UK believes Games are under budget, transportation working

Britain has almost $775 million left unspent in its Olympic budget, Sports Minister Hugh Robertson told Reuters on Wednesday. This comes as a surprise, during a time when the country has been undergoing deep spending cuts by the government.

Public funding for the London Olympics has increased to $14.4 billion, more than double the figure they originally anticipated in 2005, when London was awarded the honor of hosting the event.

“We are becoming increasingly certain that we can deliver these games for under [$14 billion] and if we could do that, that would be a remarkable achievement,” Robertson shared with reporters.

After the success of last week’s Diamond Jubilee celebrations, the government has made roughly an additional $30 billion available for crowd management at venues and for revelers in central London during the Games. Robertson added that London’s transportation system would be able to deal with the huge crowds during the Games as well.

“Nobody knows how many people are simply going to turn up. London is going to be the place this summer- if the rain holds off- to come and have a party,” Robertson said.

Roberston was also “surprised on the upside” by the number of visitors who came to central London during last week’s celebrations to commemorate Queen Elizabeth’s 60 years on the throne.  He also noted the enthusiasm for the Olympic torch on its relay though the British islands.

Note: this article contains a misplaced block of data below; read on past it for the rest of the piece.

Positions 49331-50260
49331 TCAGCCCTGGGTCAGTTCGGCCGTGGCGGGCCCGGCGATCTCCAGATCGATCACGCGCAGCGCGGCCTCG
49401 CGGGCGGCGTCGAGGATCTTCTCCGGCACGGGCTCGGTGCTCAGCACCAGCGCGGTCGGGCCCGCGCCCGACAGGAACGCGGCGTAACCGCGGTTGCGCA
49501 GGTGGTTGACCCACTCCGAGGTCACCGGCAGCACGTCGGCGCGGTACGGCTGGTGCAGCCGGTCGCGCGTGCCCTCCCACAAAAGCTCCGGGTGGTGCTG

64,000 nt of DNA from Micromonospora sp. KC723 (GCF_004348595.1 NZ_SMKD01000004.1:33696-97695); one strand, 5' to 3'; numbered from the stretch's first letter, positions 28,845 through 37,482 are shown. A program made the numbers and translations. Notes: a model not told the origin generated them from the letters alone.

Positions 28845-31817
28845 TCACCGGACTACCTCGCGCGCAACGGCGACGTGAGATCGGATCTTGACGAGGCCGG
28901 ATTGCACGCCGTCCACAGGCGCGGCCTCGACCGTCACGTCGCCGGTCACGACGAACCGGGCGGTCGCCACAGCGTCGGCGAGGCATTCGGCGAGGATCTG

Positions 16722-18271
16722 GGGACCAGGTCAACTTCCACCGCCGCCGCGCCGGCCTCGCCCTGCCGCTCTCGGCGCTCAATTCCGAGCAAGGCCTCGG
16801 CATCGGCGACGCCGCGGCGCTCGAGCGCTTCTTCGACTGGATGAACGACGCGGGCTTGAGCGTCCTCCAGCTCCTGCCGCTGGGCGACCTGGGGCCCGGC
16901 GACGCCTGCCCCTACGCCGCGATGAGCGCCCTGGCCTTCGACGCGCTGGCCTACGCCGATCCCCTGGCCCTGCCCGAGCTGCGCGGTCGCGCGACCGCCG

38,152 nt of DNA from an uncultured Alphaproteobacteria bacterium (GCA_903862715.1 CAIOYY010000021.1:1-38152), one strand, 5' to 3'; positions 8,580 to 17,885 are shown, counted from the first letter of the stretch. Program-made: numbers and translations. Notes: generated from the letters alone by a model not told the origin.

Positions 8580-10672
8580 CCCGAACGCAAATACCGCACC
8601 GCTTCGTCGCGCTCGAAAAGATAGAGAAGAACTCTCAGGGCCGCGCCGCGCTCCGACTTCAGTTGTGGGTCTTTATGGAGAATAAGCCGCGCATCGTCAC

The sports minister said that London’s infamous public transportation system would not crumble under the stress of the many visitors they are anticipating. To help ease the pressure the city will be under, Londoners are encouraged to work from home, or change their working hours altogether.

Robertson stated “We are confident that the transport plan absolutely will hold,” adding that there will inevitably be lines building up on the underground and other rail systems.

He also ruled out using any of the city’s remaining contingency funds in order to pay London bus drivers, who are threatening to strike because of a disagreement over bonuses for work during the Games.

“Most people realize this is a great national moment and they don’t want to mess it up,” Robertson said, echoing that the hope and expectation in the weeks to come is that all the issues will be sorted out before the Games begin.


Even though Britain, in the midst of recession, views the games as business potential, among other things, credit agency Moody’s disagree. In a statement made last month, they doubt that hosting the world’s biggest sporting event would give the economy a long-term boost.

However, Robertson believes the Games, and future sporting events, are a ‘tangible economic benefit.’

“If you look at the number of major sports events that are now coming to this country in the period after 2012, British sport has never had a period like this.”

He added, “There is at least one major competition and a series of other world championships to come here every year, running through pretty much until 2020.”

Among those will be the Commonwealth Games, hosted by Glasgow in 2014, the rugby World Cup in 2015, hosted by London, and the world athletics championships, held at the Olympic Stadium in east London in 2017.

The future of British sporting events will be seen when the Olympics run from July 27 to August 12.

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